Want to ensure you’re hitting the recommended amount of cardio without ever setting foot on the treadmill? Weight train in circuits, she explains. “Move from one exercise to the next in swift succession to keep your heart rate up. I personally add a HIIT interval into every circuit as well to get the extra intensity.”

It’s also a good idea to choose your weights strategically. “Try to incorporate weights and resistance that actually challenge you for your last few reps, or else you may not be getting full benefits,” says Gozo. “You never want the weights to be easy to move for 15+ reps. You want the ‘resistance’ to be there to make change happen.”

The only cardio caveat? If you’re training for something sport-specific (such as a half-marathon or triathlon) then you will need to do dedicated cardio workouts, says Michaels.

Still, Michaels is fully behind the idea of focusing most of your effort on shorter resistance-based workouts over long bouts of cardio. “Study after study has shown us the higher intensity, shorter duration workouts are the most effective for overall fitness, cardiovascular health, bone density, muscle maintenance, metabolism and more.” Want to give this kind of workout a try? Check out this kettlebell cardio workout.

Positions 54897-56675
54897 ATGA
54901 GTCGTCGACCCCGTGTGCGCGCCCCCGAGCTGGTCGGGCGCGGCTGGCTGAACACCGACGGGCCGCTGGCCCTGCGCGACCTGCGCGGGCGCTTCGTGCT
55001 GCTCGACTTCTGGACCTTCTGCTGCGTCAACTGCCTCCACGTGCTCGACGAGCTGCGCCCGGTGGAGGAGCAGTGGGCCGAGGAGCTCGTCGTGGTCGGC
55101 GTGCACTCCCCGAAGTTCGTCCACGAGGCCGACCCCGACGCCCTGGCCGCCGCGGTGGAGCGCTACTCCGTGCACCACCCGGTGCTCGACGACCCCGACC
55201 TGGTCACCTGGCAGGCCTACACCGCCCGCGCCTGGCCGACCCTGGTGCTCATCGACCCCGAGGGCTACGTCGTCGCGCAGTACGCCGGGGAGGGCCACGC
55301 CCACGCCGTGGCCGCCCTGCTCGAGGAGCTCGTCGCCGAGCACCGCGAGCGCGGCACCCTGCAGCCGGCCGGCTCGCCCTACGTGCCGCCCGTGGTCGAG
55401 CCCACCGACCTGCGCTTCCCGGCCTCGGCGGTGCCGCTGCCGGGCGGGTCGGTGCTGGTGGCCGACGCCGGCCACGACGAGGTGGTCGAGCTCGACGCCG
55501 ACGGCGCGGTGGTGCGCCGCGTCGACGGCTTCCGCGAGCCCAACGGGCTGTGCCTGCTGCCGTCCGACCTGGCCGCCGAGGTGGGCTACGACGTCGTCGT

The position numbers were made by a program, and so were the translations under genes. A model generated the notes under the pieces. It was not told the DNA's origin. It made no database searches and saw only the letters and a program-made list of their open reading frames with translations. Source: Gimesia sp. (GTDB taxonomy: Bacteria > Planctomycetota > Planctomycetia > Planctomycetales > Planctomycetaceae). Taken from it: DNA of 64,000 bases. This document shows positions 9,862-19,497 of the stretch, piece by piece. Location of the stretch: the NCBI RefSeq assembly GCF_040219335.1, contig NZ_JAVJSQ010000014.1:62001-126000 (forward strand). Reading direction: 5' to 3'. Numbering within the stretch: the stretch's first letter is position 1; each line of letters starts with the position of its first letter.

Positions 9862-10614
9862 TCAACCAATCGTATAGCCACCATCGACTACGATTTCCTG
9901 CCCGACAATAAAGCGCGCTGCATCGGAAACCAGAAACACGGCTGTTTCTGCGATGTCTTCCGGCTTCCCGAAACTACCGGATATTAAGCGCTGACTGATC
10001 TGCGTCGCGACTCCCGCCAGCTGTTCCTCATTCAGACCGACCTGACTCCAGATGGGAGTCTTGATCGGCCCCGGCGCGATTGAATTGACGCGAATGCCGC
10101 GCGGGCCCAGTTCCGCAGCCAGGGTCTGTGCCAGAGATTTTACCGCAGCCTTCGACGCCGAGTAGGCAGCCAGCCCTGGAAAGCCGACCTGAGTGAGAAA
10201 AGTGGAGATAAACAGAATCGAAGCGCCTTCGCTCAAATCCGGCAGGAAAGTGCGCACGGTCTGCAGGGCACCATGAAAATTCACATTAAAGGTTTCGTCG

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This Is the Best Anti-Aging Workout, According to Science

You’re already using anti-aging moisturizers and anti-aging eye creams–is it time to adopt an anti-aging workout, too? 

A new study published today in the journal European Heart Journal says when it comes down to the anti-aging effects of exercise, cardio is queen. Endurance exercise–like running, swimming, or bicycling–and high-intensity interval training (HIIT) both slowed signs of aging compared to lifting weights–at least on the cellular level.

Here’s how the study went down: A team of German researchers divided 124 healthy but inactive adults between the ages of 30 and 60 into four groups. One group carried on with their non-existent exercise routines. The other three sweated it out for 45-minute sessions three times a week for 26 weeks.